Nigeria has conducted five general elections since the return to civil rule; 1999, 2003, 2007, 2011 and 2015. The five elections were noted for the low levels of youth participation as candidates. This situation was in part due to the 1999 Constitution which placed minimum age limits for those wishing to contest the following elective positions and seats; President 40 years, Senate, 35 years, House of Representatives, 30 years, Governors, 35 years and State Houses of Assembly, 30 years. The constitutional age requirements shut the door on Nigerian youth who constitute a majority of the population and registered voters.

The circumstances of the 2019 general elections scheduled for February 16, 2019, for Presidential and National Assembly and March 2, 2019, for the Gubernatorial and State Houses of Assembly polls, are however significantly different, thanks to the passage of the Not Too Young To Run bill into law in 2018. The campaign to lower the constitutional age limit to increase the involvement of the youth, defined as Nigerians in the age bracket of 18–35 years in the electoral process, was spearheaded by YIAGA AFRICA and the Not Too Young To Run Movement. The coming into effect of the age reduction legislation has witnessed the emergence of a new wave of competent and credible young women and men, who are aspiring to run for political offices in 2019, with a fresh agenda that is committed to providing innovative, transformative and responsive leadership in the public domain. Young people’s right to run for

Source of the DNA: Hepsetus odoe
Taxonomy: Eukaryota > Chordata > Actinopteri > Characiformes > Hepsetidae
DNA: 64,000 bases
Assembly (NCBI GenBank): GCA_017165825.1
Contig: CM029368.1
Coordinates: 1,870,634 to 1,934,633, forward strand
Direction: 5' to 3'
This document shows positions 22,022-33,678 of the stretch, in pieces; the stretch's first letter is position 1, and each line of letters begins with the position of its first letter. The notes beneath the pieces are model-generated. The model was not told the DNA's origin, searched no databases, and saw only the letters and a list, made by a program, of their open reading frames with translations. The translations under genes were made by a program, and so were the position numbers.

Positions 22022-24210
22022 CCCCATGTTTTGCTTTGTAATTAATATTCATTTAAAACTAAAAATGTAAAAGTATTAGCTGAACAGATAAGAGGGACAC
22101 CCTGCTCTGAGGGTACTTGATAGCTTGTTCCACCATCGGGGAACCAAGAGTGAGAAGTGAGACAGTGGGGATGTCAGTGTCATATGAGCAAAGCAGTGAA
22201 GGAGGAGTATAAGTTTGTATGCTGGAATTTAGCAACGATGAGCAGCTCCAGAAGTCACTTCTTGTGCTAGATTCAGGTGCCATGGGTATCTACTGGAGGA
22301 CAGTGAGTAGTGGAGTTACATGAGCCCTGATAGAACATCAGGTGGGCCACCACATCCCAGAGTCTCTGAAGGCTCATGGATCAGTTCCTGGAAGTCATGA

public office cannot be overemphasised because it deepens and sustains democracy. Considering that regular elections are an indispensable feature of modern democracy, creating awareness on the importance of youth candidacy in elections, has become more relevant and urgent especially owing to Nigeria’s youthful population.